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The people involved in the cement or concrete industries, whether an architect, engineer, contractor, worker, material supplier or other person, need to understand the terminology used. Moxie presents this clear and informative glossary to cover important terms, especially those which are most often used or misunderstood.

We offer a Tutorial on Concrete for further discussion.

You may also be interested in the Article on Vapor Barriers on this site.


 Glossary Index

Select the letter of a term you would like defined. You may select any letter section of the glossary from any glossary page.


 Glossary A-B
  • AAC - Autoclaved Aerated Concrete - Exceptionally lightweight precast concrete with high thermal qualities and fire resistance. Suitable for cutting with ordinary hand tools. Mix design is composed of portland cement, sand or siliceous material, lime, gypsum, finely powdered aluminum, and water. The initial mix is a combination of portland cement, sand, lime and gypsum as a slurry. Finely powdered aluminum (mixed into a paste) is added prior to placement into large, rail-like forms. The finely powdered aluminum reacts with the alkaline components of the cement and lime to produce hydrogen gas. This increases the volume approximately five times, producing a uniformly dispersed cellular structure. Units are cut to required shape, placed in an autoclave (an enclosed pressurized chamber) and steam cured at 350o. About 80% of the ultimate volume consists of air voids.
  • Abrasion Resistance - Resistance of a surface to being worn away by friction or rubbing process.
  • Absolute Volume - The volume of an ingredient in its solid state, without voids between individual pieces or particles. In the case of fluids, the cubic content occupied. In concrete, the actual volume occupied by the different ingredients determined by dividing the weight of each ingredient (in pounds) by its specific gravity multiplied by the weight of one cubic foot of water (in pounds). For example, the Absolute Volume of one sack of cement = 94 divided by (3.15 x 62.4) = 0.478 cubic feet.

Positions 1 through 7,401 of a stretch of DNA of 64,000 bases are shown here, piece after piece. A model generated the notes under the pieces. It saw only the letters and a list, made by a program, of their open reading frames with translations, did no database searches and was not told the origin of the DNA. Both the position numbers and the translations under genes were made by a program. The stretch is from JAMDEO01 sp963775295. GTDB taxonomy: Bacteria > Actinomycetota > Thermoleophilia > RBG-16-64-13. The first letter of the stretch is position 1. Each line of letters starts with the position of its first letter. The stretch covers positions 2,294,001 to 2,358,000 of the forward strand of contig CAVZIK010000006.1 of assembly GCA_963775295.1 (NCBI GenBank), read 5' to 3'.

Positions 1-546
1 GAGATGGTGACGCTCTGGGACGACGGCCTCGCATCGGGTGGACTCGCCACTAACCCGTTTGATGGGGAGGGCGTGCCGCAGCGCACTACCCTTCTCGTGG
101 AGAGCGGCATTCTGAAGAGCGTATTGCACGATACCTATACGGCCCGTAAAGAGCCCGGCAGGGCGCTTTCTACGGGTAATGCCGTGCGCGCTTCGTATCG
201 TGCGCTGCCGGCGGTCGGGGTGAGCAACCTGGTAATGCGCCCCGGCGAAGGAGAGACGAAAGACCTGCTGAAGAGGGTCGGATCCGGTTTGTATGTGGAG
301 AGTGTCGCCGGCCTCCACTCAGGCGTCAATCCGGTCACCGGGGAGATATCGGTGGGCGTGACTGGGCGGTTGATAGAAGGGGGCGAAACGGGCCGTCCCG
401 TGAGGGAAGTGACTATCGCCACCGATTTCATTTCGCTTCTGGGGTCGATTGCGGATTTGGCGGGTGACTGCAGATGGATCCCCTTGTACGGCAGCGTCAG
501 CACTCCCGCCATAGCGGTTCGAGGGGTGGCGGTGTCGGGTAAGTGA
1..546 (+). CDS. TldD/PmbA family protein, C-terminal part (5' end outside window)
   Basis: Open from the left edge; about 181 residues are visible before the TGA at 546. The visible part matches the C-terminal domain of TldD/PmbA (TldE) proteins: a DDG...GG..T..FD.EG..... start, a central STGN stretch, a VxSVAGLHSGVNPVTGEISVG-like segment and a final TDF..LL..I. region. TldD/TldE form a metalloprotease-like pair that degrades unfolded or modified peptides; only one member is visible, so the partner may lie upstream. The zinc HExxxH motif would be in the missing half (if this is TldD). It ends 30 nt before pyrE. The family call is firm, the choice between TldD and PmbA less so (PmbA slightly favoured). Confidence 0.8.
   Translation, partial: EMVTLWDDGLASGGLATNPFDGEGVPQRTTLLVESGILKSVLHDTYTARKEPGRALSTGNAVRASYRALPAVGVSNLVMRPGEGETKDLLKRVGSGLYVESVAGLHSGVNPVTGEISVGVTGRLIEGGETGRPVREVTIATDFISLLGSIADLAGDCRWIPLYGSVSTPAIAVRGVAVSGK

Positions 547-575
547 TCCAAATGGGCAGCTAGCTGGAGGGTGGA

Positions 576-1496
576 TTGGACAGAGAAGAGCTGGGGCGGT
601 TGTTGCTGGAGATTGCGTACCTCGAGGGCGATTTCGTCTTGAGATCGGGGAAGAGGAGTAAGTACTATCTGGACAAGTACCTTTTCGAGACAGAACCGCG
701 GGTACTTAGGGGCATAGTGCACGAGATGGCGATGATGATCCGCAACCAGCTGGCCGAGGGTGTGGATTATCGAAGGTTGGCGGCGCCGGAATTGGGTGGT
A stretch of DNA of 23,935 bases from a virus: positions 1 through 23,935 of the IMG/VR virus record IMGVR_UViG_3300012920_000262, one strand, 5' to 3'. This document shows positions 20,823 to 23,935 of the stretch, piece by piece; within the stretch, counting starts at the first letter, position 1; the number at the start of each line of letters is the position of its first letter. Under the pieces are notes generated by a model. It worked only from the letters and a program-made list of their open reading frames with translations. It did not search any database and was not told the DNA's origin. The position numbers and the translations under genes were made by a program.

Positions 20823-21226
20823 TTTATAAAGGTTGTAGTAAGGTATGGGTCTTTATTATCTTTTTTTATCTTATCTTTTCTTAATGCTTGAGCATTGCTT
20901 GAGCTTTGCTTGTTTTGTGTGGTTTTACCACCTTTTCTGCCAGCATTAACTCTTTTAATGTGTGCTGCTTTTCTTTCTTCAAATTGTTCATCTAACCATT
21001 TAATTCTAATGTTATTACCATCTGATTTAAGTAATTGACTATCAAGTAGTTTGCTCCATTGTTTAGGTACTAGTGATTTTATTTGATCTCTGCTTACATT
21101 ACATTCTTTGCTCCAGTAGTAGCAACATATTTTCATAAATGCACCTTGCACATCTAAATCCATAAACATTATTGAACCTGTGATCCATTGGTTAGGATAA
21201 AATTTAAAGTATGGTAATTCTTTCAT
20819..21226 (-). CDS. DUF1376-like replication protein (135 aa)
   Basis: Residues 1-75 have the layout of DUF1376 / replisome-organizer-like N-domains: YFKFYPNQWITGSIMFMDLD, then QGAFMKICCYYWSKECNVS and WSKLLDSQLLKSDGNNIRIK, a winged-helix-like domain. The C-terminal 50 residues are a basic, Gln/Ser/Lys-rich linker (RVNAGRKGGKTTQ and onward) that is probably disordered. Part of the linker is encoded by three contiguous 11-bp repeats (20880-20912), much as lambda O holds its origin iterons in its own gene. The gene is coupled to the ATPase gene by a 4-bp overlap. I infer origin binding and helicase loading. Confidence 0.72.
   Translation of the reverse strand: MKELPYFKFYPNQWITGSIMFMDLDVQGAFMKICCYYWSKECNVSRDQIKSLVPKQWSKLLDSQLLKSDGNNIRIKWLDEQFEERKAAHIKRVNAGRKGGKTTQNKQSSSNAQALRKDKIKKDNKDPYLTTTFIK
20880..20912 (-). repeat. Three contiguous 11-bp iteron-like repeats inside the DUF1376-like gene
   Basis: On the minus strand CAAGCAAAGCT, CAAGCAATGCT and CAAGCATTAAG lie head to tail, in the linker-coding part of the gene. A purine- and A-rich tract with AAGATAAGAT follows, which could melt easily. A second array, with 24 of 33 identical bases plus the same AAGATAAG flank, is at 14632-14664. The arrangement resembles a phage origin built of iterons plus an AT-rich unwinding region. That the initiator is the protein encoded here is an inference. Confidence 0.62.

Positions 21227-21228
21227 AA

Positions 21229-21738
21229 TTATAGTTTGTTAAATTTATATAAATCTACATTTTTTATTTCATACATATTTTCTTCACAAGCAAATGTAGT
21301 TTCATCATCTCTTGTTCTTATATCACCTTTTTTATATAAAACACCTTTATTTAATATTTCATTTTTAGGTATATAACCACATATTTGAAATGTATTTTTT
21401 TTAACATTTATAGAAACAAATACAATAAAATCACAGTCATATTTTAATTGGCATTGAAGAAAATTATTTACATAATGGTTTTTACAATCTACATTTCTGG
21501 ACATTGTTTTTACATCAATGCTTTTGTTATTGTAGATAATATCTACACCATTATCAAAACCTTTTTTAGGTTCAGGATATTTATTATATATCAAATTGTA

• Absorbed Moisture - Moisture which is mechanically held in a material. In aggregates, that water which is not available to become part of the mixing water is designated "absorbed" water.
  • Absorption - The process by which water is absorbed -- or the amount of water absorbed under specific conditions, usually expressed as percentage of the dry weight of the material.
  • Accelerator - An admixture which, when added to concrete, mortar, or grout, increases the rate of hydration of the hydraulic cement, shortens the time of set and increases the rate of hardening or strength development.
  • Adiabatic Curing - The maintenance of ambient conditions during the setting and hardening of concrete so that heat is neither lost nor gained from the surroundings of the concrete.
  • Admixture - A material other than water, aggregates, and portland cement that is used as an ingredient of concrete, and is added to the batch immediately before or during the mixing operation.
  • Adsorption Water - Water held on surfaces in a material by either physical and/or chemical forces.
  • Air Content - The amount of entrained or entrapped air in concrete or mortar, exclusive of pore space in aggregate particles, usually expressed as a percentage of total volume of concrete or mortar.
  • Air Entraining Agent - An addition for hydraulic cement, or an admixture for concrete or mortar which entrains air in the form of minute bubbles in the concrete or mortar during mixing.
  • Alkali-Aggregate Reaction - Older terminology for Alkali-Silica Reactivity (ASR).
  • ASR - Alkali-Silica Reactivity - The reaction of aggregates, which contain some form of silica or carbonates with sodium oxides or potassium oxides in cement, particularly in warm, moist climates or environments, causing expansion, cracking or popouts in concrete.
  • Aluminous Cement - A hydraulic cement in which the principal constituents are calcium aluminates, instead of calcium silicates which comprise the major ingredients of portland cement. (See Calcium Aluminate Cement)
  • Autoclave - A chamber in which an environment of steam and high pressure is produced. Used in curing of concrete products and in the testing of hydraulic cement for soundness.
  • Bag (of cement) - See Sack.
  • Barrel (of cement) - A unit of weight for cement: 376 lbs net, equivalent to 4 US bags of portland cement. The designation presently used is tons of cement.
  • Blaine Fineness - The fineness of granular materials such as cement and pozzolan, expressed as total surface area in square centimeters per gram, determined by the Blaine air-permeability apparatus and procedure.
  • Blast Furnace Slag - A non-metallic waste product developed in the manufacture of pig iron, consisting basically of a mixture of lime, silica and alumina, the same oxides that make up portland cement, but not in the same proportions or forms. It is used both in the manufacture of portland blast furnace slag cement and as an aggregate for lightweight concrete.
  • Bleeding, Bleed Water - A form of segregation in which some of the water in a mix tends to rise to the surface of freshly placed concrete. Known also as water gain.
  • Bond - Adhesion of concrete or mortar to reinforcement, or to other surfaces.
  • Bush-hammer - A tool having a serrated face, as rows of pyramidal points, used to develop an architectural finish for concrete surfaces.


Contributions: Kaiser Cement, Portland Cement Association, Concrete Manual, Bureau of Reclamation, U. S. Department of the Interior and many other publications, with special thanks to Bob Cameron of W. R. Meadows. © 2008 Moxie International, Inc. All Rights Reserved.


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